Classification societies invest in tech

February 22, 2019

Over 300 years after they were first formed to help insurers understand the seaworthiness of the vessels they were underwriting, classification societies remain essential for marine safety. 

But in the last decades, technology has disrupted the way they operate, driving many to invest in online platforms and focus on new areas of IT and cyber security.

As a result, shipowners can now use mobile apps to request surveys or manage fleet readiness and compliance, while surveyors use their own apps to produce reports and issue e-certificates.

Advanced 3D modelling and computational fluid dynamics software – such as that provided as a consultancy service by AMC Search – can be used to improve visualisation of ships. This helps reduce discrepancies between design and construction and means vessel designs can be tested against anticipated wind and wave forces.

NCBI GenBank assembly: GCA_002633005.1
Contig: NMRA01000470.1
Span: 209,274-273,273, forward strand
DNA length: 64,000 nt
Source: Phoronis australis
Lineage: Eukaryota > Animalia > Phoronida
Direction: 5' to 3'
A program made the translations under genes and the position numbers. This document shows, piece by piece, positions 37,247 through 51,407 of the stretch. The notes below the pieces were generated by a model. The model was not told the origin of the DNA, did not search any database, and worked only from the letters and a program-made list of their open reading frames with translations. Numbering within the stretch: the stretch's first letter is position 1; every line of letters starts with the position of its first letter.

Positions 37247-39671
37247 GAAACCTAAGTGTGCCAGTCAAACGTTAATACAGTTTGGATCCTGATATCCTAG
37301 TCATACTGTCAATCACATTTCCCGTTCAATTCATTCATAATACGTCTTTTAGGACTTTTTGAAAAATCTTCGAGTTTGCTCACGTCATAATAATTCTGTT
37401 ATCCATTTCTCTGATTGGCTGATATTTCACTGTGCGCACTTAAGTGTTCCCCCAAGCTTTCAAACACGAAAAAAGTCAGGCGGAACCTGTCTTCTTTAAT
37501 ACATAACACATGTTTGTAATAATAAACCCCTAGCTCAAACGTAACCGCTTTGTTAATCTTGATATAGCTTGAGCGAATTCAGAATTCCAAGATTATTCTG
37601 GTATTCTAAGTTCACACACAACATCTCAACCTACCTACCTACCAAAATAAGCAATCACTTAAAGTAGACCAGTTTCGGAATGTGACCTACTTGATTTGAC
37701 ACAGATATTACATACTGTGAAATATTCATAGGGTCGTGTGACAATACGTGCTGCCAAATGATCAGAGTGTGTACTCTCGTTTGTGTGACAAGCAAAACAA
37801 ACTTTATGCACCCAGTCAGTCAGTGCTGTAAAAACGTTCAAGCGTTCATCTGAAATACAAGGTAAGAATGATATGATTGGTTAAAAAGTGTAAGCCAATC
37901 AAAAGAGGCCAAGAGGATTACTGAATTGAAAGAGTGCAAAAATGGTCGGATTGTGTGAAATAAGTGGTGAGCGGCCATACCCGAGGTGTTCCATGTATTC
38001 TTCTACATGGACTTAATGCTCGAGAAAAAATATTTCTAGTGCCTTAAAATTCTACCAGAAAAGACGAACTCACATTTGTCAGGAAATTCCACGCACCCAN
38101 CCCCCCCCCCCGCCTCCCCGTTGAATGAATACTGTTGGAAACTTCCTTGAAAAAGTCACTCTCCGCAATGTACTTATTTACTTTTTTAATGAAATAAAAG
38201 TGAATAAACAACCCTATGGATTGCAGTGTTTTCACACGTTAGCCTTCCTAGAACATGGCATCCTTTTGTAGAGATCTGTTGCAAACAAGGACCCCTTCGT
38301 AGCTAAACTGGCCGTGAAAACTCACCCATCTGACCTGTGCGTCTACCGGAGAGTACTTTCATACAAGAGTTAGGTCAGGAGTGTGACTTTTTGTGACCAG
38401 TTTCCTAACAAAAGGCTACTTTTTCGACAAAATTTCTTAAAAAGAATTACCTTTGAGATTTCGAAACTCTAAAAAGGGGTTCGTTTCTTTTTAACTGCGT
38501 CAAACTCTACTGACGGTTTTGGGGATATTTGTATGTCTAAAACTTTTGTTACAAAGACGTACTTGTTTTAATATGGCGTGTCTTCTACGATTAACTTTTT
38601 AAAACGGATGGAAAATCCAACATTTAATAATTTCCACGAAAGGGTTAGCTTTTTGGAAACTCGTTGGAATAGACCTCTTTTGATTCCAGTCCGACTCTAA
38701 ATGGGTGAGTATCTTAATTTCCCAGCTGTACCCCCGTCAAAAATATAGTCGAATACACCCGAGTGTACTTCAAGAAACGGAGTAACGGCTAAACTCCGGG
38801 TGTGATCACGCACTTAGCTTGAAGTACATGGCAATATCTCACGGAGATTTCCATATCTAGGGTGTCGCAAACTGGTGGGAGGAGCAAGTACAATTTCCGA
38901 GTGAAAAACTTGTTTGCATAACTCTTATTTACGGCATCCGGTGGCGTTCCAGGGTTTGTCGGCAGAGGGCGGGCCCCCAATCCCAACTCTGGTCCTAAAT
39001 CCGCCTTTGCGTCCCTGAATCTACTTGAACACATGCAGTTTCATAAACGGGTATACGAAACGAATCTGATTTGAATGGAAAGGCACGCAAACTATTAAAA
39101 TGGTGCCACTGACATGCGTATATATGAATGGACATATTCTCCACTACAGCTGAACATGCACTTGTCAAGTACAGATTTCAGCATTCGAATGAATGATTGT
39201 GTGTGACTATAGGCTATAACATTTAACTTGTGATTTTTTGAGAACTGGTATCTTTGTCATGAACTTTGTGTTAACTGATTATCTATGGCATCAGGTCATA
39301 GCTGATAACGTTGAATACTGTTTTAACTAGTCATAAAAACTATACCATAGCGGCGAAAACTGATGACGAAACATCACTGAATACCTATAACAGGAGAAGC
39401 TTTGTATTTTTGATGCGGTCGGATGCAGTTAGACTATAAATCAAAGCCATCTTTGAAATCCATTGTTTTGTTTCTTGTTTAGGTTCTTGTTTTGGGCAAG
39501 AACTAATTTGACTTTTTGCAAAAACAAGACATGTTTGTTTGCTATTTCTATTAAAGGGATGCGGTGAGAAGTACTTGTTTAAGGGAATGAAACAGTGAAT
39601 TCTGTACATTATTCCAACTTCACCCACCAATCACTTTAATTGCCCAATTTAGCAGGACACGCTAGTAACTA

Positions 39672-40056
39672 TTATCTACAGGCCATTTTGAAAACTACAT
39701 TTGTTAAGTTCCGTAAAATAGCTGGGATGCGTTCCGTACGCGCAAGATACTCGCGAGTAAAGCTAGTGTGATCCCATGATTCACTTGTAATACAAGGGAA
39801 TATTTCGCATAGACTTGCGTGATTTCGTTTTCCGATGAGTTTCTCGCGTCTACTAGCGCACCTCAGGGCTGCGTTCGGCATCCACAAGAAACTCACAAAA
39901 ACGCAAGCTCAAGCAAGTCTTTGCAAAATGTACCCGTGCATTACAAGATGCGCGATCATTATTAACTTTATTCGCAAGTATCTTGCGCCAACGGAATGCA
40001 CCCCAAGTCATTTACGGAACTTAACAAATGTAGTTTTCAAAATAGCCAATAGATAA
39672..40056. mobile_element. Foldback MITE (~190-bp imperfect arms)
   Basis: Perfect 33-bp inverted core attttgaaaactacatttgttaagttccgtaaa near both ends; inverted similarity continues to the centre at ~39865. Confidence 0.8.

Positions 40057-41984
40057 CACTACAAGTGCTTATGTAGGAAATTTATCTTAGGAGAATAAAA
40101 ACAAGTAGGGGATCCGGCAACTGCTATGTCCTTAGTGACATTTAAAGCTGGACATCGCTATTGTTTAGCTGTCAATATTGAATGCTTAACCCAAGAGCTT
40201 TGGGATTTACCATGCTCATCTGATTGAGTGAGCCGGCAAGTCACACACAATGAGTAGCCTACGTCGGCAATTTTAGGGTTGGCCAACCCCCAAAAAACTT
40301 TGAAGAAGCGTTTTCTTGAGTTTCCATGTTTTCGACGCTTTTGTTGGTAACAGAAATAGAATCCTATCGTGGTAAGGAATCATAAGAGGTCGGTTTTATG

Another example is autonomous technology. Classification societies, attracted by the potential of efficiency savings, are developing methods of using drones with cameras and sensors to inspect ships.

 In the area of cyber security, new teams of IT and cyber security experts are being recruited to support notations for cyber secure vessels and provide vessels with cyber-security guidance.

 In a sign of the importance placed on cyber security, AMC Search partner Lloyds Register last year acquired cyber security specialists Nettitude to help protect its clients from cyber attack.

 AMC Search is proud to be the Australian provider of various Lloyd’s Register marine and shipping training products.

 Our upcoming course, Classification and Statutory Surveys, is designed for anyone wishing to gain a solid understanding of the role, workings and requirements of a classification society.

 Classification and Statutory Surveys is delivered from the maritime industry hub of Sydney from 5th March. Find out more and book